Saturday 30 May 2015

The Long and Winding Road to Publication, by Helen Dineen

Our guest blogger today is author Helen Dineen, who has recently found some picture book inspiration in running! Her tips are designed to help at those times when you perhaps feel you are flagging in your writing quest. 

In April, I enjoyed/endured (more of that later...) the fantastic ABP Half Marathon here in Southampton, UK. 5000 people pounding the streets, all for the joy of crossing the finishing line and getting that well-won medal. It got me thinking about the parallels between that race and the journey to becoming a published author. As everyone knows, it's definitely a marathon, not a sprint!  So, here's my list of 5 ways writing is like running....

1. Training - Every session counts. Even if it hurts, is painfully slow or is pouring with rain (hopefully not unless you are writing in the garden or your roof leaks), it's all adding to the final goal. Not every session will be a personal best. And everyone needs a rest day or two along the way. This month my friend Lorraine has been acting as my writing buddy, making sure I show up each day by messaging me to find out what I've achieved. I've got so much more done as a result!

2. Supporters - It's always good to have people to cheer you on. Especially when you come to that tricky hill, or are just two miles from the end. Around 9 miles of the half marathon, I got cramps and had to powerwalk most of the rest of the race. I was so disappointed, but determined to complete it. Jelly babies from those fantastic supporters really helped, as did seeing my kids' faces at the finish line.

Helen and big supporter Daniel

My SCBWI online critique group and local goal setting group spur me on through those tricky edits or the times when picking up the pen is the last thing I want to do. Most importantly, my agent - aka awesome personal trainer Anne Clark - is always ready to offer advice and support whenever I'm losing a bit of heart.

3. Banners - There were some fantastic signs along the way in Southampton and I'm sure even Paula Radcliffe loves a good banner! Feedback on your writing is also great to keep you moving forward. Whether that's comments from publishers or agents, competitions, or children who have read your stories, keep them handy for the times when you think you just can't be a writer. Don't be afraid to put them up around your PC or on the fridge.

4. Playlist - Many runners swear by a motivational playlist when the going gets tough. And so do writers. A quick poll came up with:

·       Lady Gaga - Born This Way - "when I really need ‘plugging in’ and I’m wondering why I don’t have a ‘proper job’"
·       Gun - Taking On the World - "Some days, it does feel like that."
·       Anything by Primal Scream
·       Korean Pop -  "Bouncy, catchy and because I can't understand a word I'm not distracted by the lyrics."
·       Disney - "Almost There"  from the Princess and the Frog  -(my choice) "A bit of Disney never fails to cheer you up!"

Turn up the volume on whatever will do the trick when it comes to getting your creative spirit fired up again.

And of course, the last thing you need to remember is ...

5. Nutrition - Always fuel up properly for the task ahead.   I could mention nuts, seeds, fruit, vegetables and plenty of protein, but sometimes only one fuel source will do.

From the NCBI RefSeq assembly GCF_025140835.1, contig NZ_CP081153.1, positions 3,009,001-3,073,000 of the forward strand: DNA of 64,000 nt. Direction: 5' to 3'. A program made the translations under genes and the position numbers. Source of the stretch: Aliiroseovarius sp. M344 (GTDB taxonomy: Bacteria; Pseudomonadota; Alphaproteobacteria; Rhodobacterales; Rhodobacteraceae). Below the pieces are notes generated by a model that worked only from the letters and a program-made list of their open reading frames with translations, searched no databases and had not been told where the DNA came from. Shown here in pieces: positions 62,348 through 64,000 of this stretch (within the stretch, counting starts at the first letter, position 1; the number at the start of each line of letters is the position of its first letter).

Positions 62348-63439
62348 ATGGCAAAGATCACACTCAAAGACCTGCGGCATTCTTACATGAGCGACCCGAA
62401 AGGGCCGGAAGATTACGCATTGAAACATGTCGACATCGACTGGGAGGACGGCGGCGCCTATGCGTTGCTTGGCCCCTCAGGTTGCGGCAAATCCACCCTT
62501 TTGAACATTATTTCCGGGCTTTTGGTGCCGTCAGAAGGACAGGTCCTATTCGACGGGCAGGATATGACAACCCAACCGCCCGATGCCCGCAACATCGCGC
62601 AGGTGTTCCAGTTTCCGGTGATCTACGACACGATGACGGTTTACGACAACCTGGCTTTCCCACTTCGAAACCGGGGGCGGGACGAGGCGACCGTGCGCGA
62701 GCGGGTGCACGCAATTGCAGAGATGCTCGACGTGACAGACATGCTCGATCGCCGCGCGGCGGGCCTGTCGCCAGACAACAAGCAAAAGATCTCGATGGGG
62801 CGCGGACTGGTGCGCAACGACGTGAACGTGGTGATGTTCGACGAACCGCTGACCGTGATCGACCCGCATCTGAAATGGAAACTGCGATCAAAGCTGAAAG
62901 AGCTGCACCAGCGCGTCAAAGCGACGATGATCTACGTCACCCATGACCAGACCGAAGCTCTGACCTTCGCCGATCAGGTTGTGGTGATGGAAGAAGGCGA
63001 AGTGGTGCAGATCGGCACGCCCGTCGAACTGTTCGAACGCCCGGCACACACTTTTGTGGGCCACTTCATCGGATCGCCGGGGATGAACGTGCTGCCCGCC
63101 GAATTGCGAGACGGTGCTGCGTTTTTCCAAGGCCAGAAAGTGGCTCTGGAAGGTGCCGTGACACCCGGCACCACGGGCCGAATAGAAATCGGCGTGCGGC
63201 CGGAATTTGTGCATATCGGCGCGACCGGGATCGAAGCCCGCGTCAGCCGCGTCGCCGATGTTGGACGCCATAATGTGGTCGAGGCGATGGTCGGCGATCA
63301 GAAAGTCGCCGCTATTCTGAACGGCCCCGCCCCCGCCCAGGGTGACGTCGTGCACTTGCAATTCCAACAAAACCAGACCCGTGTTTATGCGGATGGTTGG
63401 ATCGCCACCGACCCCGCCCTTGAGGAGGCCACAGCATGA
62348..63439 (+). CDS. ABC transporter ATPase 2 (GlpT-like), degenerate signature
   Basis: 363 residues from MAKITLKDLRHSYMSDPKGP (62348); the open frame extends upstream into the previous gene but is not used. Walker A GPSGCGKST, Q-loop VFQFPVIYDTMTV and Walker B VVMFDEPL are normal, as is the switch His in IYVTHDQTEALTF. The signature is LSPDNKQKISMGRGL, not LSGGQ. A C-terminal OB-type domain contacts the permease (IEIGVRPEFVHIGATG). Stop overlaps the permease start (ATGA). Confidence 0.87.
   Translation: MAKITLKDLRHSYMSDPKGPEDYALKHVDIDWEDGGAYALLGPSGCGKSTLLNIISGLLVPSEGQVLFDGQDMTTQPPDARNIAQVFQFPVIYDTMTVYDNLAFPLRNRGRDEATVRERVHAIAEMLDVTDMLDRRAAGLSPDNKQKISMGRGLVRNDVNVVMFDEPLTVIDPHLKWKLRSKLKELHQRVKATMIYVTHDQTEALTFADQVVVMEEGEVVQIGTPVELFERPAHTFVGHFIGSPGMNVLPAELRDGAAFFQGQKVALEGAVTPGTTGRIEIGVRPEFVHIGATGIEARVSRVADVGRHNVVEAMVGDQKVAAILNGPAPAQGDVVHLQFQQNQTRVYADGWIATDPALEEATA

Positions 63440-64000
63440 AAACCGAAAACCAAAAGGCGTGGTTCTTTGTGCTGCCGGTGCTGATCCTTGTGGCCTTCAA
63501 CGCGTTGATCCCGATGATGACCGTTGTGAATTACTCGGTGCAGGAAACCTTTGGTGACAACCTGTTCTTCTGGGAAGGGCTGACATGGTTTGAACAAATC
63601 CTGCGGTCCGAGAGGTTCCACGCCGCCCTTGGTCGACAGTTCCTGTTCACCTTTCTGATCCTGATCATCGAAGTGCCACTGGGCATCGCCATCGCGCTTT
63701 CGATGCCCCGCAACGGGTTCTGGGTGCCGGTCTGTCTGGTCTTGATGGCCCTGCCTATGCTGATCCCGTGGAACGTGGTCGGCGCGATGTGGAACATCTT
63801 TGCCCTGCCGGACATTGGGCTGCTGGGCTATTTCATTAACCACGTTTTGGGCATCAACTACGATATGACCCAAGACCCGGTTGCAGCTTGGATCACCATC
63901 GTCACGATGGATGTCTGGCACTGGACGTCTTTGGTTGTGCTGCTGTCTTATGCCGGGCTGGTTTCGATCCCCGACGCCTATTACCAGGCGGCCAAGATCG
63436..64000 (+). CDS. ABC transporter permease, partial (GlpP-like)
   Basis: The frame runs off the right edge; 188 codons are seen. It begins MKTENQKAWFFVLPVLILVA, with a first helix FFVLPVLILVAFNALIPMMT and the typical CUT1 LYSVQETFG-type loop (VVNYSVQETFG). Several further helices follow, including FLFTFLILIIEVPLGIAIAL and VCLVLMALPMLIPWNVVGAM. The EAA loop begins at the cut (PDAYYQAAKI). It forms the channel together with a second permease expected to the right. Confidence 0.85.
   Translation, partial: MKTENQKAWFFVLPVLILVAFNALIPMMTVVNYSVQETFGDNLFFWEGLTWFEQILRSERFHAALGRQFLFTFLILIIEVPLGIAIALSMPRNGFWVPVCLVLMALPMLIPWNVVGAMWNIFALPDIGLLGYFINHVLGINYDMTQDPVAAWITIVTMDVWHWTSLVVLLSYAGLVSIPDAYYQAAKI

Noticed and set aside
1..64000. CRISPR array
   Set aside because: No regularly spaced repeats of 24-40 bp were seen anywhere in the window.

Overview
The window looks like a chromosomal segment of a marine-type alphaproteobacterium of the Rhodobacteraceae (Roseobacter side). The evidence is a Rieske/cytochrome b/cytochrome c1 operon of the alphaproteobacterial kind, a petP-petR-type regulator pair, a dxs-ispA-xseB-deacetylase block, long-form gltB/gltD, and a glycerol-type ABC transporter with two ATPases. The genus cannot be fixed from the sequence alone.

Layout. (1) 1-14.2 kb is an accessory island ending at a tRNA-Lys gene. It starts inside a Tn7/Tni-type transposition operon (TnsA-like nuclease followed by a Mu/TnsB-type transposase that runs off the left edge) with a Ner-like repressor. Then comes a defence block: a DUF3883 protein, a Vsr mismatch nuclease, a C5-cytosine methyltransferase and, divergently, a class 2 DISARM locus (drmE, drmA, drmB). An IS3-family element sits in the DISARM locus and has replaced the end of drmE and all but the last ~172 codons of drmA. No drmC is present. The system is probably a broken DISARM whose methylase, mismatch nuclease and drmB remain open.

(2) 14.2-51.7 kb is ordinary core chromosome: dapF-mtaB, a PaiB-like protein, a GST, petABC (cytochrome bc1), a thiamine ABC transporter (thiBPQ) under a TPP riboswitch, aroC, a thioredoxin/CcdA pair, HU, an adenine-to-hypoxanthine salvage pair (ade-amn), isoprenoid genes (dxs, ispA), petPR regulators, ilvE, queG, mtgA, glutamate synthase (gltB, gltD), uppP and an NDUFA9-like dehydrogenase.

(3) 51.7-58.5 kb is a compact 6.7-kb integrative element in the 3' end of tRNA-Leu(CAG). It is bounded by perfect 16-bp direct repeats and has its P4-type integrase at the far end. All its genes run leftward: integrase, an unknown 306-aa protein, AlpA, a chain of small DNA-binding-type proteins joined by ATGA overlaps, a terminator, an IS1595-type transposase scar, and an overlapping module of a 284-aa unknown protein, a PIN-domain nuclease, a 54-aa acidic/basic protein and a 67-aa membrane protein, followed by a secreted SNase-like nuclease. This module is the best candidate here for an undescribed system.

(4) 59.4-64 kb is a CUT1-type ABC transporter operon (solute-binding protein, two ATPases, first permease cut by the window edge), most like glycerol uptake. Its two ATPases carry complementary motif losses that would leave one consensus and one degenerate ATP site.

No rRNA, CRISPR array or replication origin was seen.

So now you are all prepared to last the course. I'm still putting one foot doggedly in front of the other - hope to see you at the finish!

What's your favourite motivational song, and what else helps you on your writing journey?

Here's mine. Link to official Disney clip -

Helen Dineen is a picture book author represented by the Anne Clark Literary Agency. She also volunteers in a local school and is a part-time child-minding assistant. Find her on Twitter @aitcheldee or pounding the streets of Southampton.

Monday 25 May 2015

Two heads are better than one: The benefits of early author-illustrator collaboration • Jonathan Emmett

I mentioned in a Picture Book Den post earlier this year that, although people often assume that picture book authors and illustrators work closely together, it’s not unusual for the author and illustrator to have no direct contact, with the book’s creation being co-ordinated via the publisher.

One of my Dutch publishers told me that Dutch authors and illustrators regularly get together with the publisher during a picture book’s production to discuss how the project is progressing. However, if my own experience is anything to go by, regular meetings like this are not the norm in the UK. I’d been writing picture books for ten years before a publisher, Puffin, invited me to get together with illustrator Steve Cox to look at some of Steve’s initial concept sketches for our picture book Pigs Might Fly and discuss how it might be illustrated. Before then, I’d only met two illustrators I’d done a book with and spoken to a couple more on the phone, and this was always after the project was completed.

One reason for this lack of direct contact is that many picture book publishers like to moderate all communication between a book's author and illustrator. In the conventional UK set-up, an author gives any comments or ideas they might have regarding the illustrations to an editor, who then (if they agree with them) passes them on to the illustrator (sometimes via the book's designer). This is obviously a rather slow method of communication and misinterpretations can occur as the message is passed along the chain. Another disadvantage of the conventional set-up is that while the author has some influence over how the book is illustrated, the illustrator has relatively little influence over how the book is written, the story having been largely hammered out before they are on board.